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Countdown for Turkish 'coup courts'

October 9, 2016

Some 70,000 people have been investigated and more than 31,000 arrested following the attempted coup in Turkey on July 15. There is now talk of establishing so-called special "coup courts."

Coup suspects being taken to court by police
Image: picture-alliance/Zuma/T. Adanali

All of Turkey was in a state of shock after the attempted coup of July 15, 2016. Since then, almost three months have passed. The question now is how the accused should be brought to trial, given the very large number of people who have been linked to the coup and investigated or arrested as a result.

Both Prime Minister Binali Yildirim and Justice Minister Bekir Bozdag have commented on the setting up of so-called "coup courts." Lawyers, however, are of the opinion that many questions still need to be answered regarding universally applicable standards in the dispensation of justice.

Will new courts be established?

In early September, it became known that the Supreme Board of Judges and Prosecutors (HSYK) wanted to establish so-called "coup courts" in Ankara, Izmir and Istanbul for trials related to the events of July 15. The press reported that the HSYK had prepared an enabling regulation to this effect.

However, Justice Minister Bekir Bozdag stated that it was not necessary to create special courts to try the rebels, saying: "It is clear which courts will litigate against those who perpetrated the attempted coup." Bozdag also said that the plan was to build huge courtrooms for the trials, with tens of thousands of defendants. The construction of a courtroom for 900 people on the grounds of Ankara's Sincan prison is currently ongoing: Work will soon be completed.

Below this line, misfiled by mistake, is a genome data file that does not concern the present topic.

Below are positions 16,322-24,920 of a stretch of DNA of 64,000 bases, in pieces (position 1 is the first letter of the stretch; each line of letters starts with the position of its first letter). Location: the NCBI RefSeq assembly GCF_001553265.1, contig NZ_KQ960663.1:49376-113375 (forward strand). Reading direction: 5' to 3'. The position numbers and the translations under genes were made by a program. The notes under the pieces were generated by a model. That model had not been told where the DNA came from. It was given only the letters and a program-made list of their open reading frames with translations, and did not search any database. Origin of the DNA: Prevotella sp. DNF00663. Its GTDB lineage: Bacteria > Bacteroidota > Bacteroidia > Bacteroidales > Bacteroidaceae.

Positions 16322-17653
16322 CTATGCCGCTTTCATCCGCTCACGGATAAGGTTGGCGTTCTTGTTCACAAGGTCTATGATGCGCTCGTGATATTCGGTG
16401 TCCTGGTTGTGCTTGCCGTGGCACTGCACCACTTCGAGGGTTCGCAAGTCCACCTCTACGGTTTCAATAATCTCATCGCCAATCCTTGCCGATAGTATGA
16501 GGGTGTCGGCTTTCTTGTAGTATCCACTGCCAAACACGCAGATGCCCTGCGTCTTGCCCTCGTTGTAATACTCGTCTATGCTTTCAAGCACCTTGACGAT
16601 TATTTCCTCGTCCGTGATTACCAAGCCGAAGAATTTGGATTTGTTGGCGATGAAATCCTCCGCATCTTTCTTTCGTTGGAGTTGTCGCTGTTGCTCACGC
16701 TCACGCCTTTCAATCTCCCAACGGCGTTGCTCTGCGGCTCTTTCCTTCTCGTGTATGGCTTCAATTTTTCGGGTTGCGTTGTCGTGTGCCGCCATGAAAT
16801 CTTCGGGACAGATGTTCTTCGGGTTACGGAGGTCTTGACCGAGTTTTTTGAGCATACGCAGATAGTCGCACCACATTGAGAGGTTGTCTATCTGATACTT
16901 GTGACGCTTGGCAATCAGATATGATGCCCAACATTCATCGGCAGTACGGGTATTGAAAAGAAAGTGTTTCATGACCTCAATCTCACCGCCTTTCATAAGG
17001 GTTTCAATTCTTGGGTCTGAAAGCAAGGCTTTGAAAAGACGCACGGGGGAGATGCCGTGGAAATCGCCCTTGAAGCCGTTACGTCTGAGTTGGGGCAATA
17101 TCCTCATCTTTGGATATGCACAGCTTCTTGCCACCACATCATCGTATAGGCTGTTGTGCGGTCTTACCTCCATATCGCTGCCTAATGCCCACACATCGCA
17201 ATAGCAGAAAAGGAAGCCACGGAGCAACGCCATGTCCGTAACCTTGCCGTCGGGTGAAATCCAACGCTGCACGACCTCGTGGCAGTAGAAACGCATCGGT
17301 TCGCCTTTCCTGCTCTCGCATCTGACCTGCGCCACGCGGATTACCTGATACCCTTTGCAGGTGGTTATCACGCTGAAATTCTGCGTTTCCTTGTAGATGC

Yildirim: Trials will be conducted swiftly

At the parliamentary party meeting on October 4, Prime Minister Binali Yildirim said that the trials held in the "coup courts" would be conducted swiftly. He also emphasized that efforts were being made to make the courts' work easier, given that many public prosecutors and judges had been suspended. "There are ways of shortening the trials," he said. "Specialized courts are being formed for this purpose. Settlement mechanisms will be introduced. Some cases will be settled out of court."

The lawyers DW has spoken to say it is not easy to bring a trial to a swift conclusion when more than 30,000 people have been imprisoned and tens of thousands taken into police custody. The government has frequently talked about "setting up special courts," but the jurists say that, according to universal legal standards, this is unacceptable.

No glimpse of the case files

According to the lawyer Ergin Cinmen, not even the public prosecutors due to interrogate the suspected perpetrators of the coup know how the courts are meant to handle these trials. "We don't even know whether there will be one huge trial or whether they'll be assigned to local courts as well," says Cinmen. He also stresses that criminal law does not permit the establishment of special courts for the coup attempt of July 15, and that it is illegal under current law to withhold information about the cases of those who have been taken into police custody or imprisoned.

"The defense lawyer is not told what the charges are, nor on what evidence they are based. However, the information the lawyers are not receiving is disseminated like wildfire across pro-government media outlets," Cinmen says.

Ergin Cinmen is also the lawyer of the journalist brothers Mehmet and Ahmet Altan. They have been in prison for more than two weeks. He says that, as their defense lawyer, he has been prevented from accessing their case files. He believes that where the judiciary is concerned, Turkey has failed. "Recent developments show that this lawlessness is set to continue. We assume that with so many defendants and so many different accusations, the trials relating to the coup attempt of July 15 will go on for at least five years."

Another issue is the danger that trials with so many defendants may not be fair. The lawyer Tugut Kazan warns that mass trials could result in unjust verdicts. Kazan says it would be fairer for judges to be able to examine each case individually: "In a trial with 500 or even 1,000 defendants, everything becomes so confused that ultimately you can't see the wood for the trees."